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The birth of a new nation – Part 3



Walter Wink wrote, “History belongs to the intercessors who believe and pray the future into being…These shapers of the future are the intercessors, who call out of the future the longed-for new present.”

The nation can only be transformed if the prayers of the saints impact the whole gamut of society. We must pray that future protests do not degenerate into violence, thuggery, and looting. Violent actions destroy the credibility of any protest.


A nation is exalted when there is peace, order, and discipline. Our prayer must be for peace to reign at every level. The looting, thuggery, and violence that took over the genuine protests after October 20 has shown that the Church still has much work to do in praying for the nation.

Nigeria’s main challenges include Good Governance, Poverty, Corruption, Injustice, Insecurity, Neglect of the Youths, and the Educational sector. These challenges affect every ethnic and religious group in the nation without discrimination.

David Mathis wrote, “Prayer is for turning the tide, for changing the seeming course of history.” We must pray for good governance in every segment of our society. We need patriotic leaders who will lead by example; men of vision and exemplary character, who would lead us out of the wilderness we have found ourselves.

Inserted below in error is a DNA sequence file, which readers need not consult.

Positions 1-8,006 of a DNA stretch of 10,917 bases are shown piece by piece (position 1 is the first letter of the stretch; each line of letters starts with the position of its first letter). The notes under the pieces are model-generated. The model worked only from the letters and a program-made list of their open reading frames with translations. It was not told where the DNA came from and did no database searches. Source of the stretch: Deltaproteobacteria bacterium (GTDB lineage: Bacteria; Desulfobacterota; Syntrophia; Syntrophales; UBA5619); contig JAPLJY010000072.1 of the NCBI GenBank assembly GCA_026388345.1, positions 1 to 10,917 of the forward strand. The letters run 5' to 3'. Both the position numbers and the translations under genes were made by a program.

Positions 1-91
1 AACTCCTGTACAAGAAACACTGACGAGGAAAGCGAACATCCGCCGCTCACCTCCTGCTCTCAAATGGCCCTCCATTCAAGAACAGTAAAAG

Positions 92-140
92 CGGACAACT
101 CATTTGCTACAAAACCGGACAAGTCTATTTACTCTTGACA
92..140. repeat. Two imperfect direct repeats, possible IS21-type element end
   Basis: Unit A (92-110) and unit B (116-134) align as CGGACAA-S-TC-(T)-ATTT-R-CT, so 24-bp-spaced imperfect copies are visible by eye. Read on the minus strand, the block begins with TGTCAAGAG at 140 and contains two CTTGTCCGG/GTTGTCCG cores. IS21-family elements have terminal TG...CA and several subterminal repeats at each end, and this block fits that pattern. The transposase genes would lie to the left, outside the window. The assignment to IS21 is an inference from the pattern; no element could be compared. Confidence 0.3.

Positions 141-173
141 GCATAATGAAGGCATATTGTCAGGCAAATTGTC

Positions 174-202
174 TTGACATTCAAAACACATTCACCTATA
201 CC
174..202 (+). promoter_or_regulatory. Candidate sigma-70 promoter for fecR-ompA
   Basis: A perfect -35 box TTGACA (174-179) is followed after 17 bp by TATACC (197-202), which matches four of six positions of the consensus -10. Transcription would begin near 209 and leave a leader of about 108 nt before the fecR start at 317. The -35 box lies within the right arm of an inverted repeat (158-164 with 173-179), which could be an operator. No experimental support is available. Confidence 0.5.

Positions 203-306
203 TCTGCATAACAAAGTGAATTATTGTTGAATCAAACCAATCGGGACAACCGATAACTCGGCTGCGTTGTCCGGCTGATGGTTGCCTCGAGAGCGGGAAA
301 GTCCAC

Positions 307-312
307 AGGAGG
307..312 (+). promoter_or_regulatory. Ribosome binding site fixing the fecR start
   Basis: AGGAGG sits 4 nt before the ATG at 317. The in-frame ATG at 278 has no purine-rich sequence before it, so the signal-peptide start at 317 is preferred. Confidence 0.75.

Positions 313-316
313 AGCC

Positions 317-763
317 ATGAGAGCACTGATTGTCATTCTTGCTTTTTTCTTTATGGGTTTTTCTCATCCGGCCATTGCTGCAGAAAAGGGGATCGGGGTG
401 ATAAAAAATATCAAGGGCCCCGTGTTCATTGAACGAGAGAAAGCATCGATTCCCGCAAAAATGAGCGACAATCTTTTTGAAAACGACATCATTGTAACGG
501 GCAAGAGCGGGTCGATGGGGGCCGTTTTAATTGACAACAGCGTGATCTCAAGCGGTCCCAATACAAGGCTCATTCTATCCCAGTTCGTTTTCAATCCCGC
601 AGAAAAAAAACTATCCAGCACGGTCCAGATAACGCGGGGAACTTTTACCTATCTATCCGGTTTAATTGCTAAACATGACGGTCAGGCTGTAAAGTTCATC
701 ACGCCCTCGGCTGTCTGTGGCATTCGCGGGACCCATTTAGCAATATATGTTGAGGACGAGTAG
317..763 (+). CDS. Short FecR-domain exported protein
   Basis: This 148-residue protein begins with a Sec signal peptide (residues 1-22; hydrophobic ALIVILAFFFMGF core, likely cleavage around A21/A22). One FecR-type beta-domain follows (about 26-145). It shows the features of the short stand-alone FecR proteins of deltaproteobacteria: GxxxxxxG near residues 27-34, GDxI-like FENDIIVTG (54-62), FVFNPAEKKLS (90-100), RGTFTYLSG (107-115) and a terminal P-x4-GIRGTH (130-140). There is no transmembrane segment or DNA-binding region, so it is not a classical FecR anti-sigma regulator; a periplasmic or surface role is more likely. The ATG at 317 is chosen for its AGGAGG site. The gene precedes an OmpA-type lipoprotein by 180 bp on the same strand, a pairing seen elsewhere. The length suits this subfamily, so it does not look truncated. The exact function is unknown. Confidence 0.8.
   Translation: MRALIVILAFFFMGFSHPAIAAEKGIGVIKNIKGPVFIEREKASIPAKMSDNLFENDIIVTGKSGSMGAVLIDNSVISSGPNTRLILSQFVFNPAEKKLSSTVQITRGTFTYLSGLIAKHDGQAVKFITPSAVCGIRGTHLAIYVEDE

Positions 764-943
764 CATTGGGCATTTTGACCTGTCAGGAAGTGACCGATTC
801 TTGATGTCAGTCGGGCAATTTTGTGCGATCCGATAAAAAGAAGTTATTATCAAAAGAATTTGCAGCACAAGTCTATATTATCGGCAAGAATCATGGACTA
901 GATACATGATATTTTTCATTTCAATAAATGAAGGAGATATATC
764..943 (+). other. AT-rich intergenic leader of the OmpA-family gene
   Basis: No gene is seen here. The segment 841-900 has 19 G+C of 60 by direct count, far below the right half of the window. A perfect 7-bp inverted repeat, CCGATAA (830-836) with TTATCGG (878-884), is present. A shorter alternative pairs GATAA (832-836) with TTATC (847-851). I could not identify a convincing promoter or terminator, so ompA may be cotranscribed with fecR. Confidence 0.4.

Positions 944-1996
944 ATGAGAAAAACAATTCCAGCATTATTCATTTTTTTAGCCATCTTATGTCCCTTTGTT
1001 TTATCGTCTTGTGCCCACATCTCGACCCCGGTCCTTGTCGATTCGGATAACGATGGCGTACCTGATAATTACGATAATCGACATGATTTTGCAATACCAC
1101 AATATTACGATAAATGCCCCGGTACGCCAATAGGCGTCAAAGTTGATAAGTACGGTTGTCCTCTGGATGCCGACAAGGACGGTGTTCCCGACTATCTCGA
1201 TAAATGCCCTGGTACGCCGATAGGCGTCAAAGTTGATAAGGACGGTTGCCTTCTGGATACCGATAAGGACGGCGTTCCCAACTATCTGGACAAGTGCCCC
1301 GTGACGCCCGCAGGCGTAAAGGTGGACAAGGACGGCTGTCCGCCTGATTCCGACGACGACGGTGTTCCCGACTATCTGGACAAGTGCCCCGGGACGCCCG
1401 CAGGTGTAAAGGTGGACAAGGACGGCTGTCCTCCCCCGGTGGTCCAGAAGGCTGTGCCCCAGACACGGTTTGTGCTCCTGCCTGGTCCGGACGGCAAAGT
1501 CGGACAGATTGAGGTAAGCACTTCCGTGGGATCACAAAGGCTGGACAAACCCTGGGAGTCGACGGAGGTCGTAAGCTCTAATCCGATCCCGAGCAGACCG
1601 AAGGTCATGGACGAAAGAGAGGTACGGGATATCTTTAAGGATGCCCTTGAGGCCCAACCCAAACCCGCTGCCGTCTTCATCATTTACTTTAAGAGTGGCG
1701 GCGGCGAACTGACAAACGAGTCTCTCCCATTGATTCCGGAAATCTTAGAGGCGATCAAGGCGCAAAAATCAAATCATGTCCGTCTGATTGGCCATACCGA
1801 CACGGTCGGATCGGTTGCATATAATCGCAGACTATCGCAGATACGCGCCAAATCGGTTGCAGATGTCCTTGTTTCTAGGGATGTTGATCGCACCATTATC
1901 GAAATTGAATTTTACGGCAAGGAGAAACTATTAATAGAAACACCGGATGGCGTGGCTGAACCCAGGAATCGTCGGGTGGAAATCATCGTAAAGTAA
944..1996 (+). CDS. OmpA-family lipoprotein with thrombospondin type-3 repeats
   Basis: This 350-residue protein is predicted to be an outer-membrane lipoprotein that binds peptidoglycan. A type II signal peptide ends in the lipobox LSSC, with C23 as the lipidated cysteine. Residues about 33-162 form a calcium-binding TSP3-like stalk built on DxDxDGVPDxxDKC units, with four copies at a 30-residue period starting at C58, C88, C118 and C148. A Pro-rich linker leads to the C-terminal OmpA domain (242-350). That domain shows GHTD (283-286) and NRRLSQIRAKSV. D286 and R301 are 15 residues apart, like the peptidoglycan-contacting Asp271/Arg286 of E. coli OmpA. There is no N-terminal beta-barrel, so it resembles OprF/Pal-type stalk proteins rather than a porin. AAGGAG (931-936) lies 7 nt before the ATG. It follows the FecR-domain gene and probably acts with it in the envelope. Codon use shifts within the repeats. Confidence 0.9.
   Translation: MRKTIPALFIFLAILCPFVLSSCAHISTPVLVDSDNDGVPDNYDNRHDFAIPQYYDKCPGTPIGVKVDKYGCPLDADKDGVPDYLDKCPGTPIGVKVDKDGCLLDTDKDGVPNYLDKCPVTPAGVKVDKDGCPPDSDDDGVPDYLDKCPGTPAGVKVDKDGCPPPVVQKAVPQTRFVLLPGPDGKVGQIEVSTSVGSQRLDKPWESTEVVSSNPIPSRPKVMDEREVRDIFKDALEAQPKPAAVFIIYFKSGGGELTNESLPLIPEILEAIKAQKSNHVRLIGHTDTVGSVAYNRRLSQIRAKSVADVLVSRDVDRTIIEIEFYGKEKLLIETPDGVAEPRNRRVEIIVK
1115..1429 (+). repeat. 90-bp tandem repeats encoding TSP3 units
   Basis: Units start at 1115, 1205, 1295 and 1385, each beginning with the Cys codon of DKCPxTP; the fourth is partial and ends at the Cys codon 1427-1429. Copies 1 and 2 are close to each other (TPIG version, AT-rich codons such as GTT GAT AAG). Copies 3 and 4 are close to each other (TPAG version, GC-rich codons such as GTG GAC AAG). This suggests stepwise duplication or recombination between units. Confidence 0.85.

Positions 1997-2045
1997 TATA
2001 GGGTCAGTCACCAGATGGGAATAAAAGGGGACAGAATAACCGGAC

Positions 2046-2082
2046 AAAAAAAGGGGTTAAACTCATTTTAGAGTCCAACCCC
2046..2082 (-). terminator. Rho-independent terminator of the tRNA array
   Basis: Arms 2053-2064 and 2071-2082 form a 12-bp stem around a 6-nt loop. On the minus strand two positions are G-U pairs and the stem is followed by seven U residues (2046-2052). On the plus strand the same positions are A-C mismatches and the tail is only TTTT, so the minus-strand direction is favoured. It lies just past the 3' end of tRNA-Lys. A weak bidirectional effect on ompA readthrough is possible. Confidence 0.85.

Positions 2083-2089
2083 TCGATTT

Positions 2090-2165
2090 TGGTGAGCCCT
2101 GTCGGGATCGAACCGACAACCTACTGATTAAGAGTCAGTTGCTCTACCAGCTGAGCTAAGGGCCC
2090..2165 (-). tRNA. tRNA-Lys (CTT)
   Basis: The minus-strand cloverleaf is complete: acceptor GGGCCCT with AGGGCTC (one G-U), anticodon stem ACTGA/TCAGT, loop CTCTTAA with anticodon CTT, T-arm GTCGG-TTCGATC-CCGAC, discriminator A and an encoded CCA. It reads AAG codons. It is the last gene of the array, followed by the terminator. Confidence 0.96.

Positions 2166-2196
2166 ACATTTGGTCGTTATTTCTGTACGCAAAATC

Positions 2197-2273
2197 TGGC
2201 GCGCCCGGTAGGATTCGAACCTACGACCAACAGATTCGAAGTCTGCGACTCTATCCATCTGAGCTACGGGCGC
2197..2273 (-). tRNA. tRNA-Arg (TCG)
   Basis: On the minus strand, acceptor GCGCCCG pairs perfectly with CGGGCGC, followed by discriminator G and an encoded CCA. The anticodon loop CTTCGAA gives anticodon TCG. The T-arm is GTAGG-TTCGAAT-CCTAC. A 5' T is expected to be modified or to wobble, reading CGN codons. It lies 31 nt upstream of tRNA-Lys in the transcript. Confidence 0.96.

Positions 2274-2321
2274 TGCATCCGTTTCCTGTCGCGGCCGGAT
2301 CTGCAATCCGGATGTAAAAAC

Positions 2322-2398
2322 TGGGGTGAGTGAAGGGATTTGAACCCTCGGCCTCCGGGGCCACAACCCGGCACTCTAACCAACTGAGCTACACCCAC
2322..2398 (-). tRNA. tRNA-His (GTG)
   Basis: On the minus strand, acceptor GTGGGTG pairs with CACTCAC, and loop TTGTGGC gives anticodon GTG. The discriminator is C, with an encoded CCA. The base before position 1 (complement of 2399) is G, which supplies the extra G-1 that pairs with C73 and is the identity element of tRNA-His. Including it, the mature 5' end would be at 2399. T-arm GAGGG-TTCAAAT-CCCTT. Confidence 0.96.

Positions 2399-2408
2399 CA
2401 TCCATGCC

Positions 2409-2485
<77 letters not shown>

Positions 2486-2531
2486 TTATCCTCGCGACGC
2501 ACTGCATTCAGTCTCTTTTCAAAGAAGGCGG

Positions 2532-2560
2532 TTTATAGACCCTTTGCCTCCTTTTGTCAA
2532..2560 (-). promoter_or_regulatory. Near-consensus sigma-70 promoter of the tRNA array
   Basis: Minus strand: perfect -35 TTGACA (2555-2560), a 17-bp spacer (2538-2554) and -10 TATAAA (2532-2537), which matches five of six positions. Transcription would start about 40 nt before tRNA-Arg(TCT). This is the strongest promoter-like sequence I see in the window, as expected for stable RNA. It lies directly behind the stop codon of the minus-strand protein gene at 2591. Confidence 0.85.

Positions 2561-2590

The level of poverty in our nation is so appalling and inexcusable in a country so endowed with enormous resources. It is inexcusable for many citizens to live in poverty with less than five dollars per day.

The endemic corruption in our system must be tackled if we are to make any meaningful headway. No nation makes progress living with endemic corruption in its system. Think of a Nigeria where the systems work without corruption, the multiplier effects will be amazing. Think of a Nigeria where the seaports and airports, the entry points to the country are free of corruption. Think of a nation where the law courts dispense justice and where the citizens are not afraid to go for redress.

The Bible commands us in 1 Timothy 2:2 to pray for all men, “for kings and all who are in authority, that we may lead a quiet and peaceable life in all godliness and reverence.” The purpose of prayer is so that we may have peace in the land. Insecurity is the order of the day in our nation. Kidnapping is so rampant, and in some cases, so brazenly done with the connivance of law enforcement agents. Only recently, the American elite Navy Seal rescued an American missionary who was kidnapped in Niger Republic and brought to Nigeria. Our security forces collaborated with them for the success of the rescue operation. However, it is worrisome that our security forces cannot carry out a similar rescue operation on their own.


One hopes that the recent measures being taken to create and give jobs to our youths will be sustained and not aborted midway. Our youths should also reciprocate by avoiding those vices and practices that cast them in a very bad light. Government policies are meant to affect people. To this end, we must pray for the success of the committee led by the Vice President, Professor Yemi Osinbajo, which is meant to address unemployment and security issues in the country.

May God give us men like John Knox who cried to God, “Give me Scotland, or I die.” Knox’s prayer was the desperate plea of a man willing to die for the sake of his country.



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